The aim of the present study was to comparatively evaluate genomic damage and cellular death in exfoliated oral mucosa cells and peripheral blood from car painters. A total of 24 car painters and 19 health controls (non-exposed individuals) were included in this setting. Individuals had epithelial cells from cheek mucosa (left and right side) mechanically exfoliated, placed in fixative and dropped in clean slides which were checked for the above nuclear phenotypes. A total of 5uL from peripheral blood was collected for the single cell gel (comet) assay. The results pointed out significant statistical differences (p<0.05) of micronucleated oral mucosa cells from car painters. In addition, DNA damage was detected in peripheral blood cells by single cell gel (comet) assay. Nevertheless, exposure to car paints did not cause an increase in other nuclear alterations closely related to cytotoxicity such as karrhyorexis, pyknosis and karyolysis in buccal mucosa cells.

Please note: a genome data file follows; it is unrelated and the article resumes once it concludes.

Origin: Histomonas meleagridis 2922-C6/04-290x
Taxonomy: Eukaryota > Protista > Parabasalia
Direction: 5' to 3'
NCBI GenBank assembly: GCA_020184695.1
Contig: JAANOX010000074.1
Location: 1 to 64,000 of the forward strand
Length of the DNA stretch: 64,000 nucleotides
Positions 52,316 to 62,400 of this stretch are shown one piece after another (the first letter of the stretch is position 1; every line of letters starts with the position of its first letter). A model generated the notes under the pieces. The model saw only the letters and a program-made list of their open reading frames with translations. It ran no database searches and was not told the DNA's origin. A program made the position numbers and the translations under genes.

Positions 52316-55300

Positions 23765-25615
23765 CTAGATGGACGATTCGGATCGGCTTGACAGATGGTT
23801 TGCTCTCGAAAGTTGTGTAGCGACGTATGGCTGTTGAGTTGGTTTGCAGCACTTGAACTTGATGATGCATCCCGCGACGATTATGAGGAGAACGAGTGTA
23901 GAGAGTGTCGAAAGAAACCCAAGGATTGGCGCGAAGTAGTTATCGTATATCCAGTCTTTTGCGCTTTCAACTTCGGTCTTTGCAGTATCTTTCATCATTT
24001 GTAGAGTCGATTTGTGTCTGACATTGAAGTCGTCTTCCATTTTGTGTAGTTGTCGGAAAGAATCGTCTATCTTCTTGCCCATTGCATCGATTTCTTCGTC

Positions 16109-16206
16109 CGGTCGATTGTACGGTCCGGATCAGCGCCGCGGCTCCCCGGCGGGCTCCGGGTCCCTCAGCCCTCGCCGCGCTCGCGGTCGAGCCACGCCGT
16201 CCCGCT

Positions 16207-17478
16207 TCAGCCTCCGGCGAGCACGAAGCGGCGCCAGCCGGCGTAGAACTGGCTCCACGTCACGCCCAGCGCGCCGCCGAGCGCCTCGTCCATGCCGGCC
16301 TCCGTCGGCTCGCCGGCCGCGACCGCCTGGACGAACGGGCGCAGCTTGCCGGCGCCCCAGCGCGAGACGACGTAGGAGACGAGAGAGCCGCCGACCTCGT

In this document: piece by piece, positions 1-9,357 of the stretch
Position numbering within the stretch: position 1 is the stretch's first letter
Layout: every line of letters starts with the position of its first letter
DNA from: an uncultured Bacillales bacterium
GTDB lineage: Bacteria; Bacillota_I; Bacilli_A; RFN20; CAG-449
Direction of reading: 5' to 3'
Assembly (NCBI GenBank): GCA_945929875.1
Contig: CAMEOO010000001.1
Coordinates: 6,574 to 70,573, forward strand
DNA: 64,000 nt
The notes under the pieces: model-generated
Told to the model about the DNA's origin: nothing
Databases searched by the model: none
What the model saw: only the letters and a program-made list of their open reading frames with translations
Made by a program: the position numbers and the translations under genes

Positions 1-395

In summary, the results of the present study suggest that car painters comprise a high risk group as paints can induce genotoxic and mutagenic effects in peripheral blood and oral mucosa cells, respectively.


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  • Received: 15 May 2012
  • Accepted: 15 May 2012
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